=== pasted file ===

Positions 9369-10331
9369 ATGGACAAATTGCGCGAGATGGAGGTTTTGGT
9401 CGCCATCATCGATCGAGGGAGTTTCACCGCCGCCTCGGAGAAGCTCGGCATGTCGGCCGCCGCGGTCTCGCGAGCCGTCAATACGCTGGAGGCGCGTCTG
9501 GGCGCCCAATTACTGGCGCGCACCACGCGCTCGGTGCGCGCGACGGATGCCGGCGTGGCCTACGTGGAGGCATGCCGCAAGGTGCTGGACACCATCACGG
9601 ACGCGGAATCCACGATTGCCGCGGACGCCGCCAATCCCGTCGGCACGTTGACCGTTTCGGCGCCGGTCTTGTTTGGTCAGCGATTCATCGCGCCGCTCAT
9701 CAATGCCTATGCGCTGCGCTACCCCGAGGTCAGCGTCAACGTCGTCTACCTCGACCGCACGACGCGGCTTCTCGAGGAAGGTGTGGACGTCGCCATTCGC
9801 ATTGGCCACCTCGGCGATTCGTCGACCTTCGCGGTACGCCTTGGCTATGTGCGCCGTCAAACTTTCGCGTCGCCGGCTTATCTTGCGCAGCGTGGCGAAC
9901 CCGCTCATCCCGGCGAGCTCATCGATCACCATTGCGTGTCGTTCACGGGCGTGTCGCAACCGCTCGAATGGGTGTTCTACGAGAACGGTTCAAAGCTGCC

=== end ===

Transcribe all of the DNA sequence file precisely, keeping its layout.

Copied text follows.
Positions 9369-10331
9369 ATGGACAAATTGCGCGAGATGGAGGTTTTGGT
9401 CGCCATCATCGATCGAGGGAGTTTCACCGCCGCCTCGGAGAAGCTCGGCATGTCGGCCGCCGCGGTCTCGCGAGCCGTCAATACGCTGGAGGCGCGTCTG
9501 GGCGCCCAATTACTGGCGCGCACCACGCGCTCGGTGCGCGCGACGGATGCCGGCGTGGCCTACGTGGAGGCATGCCGCAAGGTGCTGGACACCATCACGG
9601 ACGCGGAATCCACGATTGCCGCGGACGCCGCCAATCCCGTCGGCACGTTGACCGTTTCGGCGCCGGTCTTGTTTGGTCAGCGATTCATCGCGCCGCTCAT
9701 CAATGCCTATGCGCTGCGCTACCCCGAGGTCAGCGTCAACGTCGTCTACCTCGACCGCACGACGCGGCTTCTCGAGGAAGGTGTGGACGTCGCCATTCGC
9801 ATTGGCCACCTCGGCGATTCGTCGACCTTCGCGGTACGCCTTGGCTATGTGCGCCGTCAAACTTTCGCGTCGCCGGCTTATCTTGCGCAGCGTGGCGAAC
9901 CCGCTCATCCCGGCGAGCTCATCGATCACCATTGCGTGTCGTTCACGGGCGTGTCGCAACCGCTCGAATGGGTGTTCTACGAGAACGGTTCAAAGCTGCC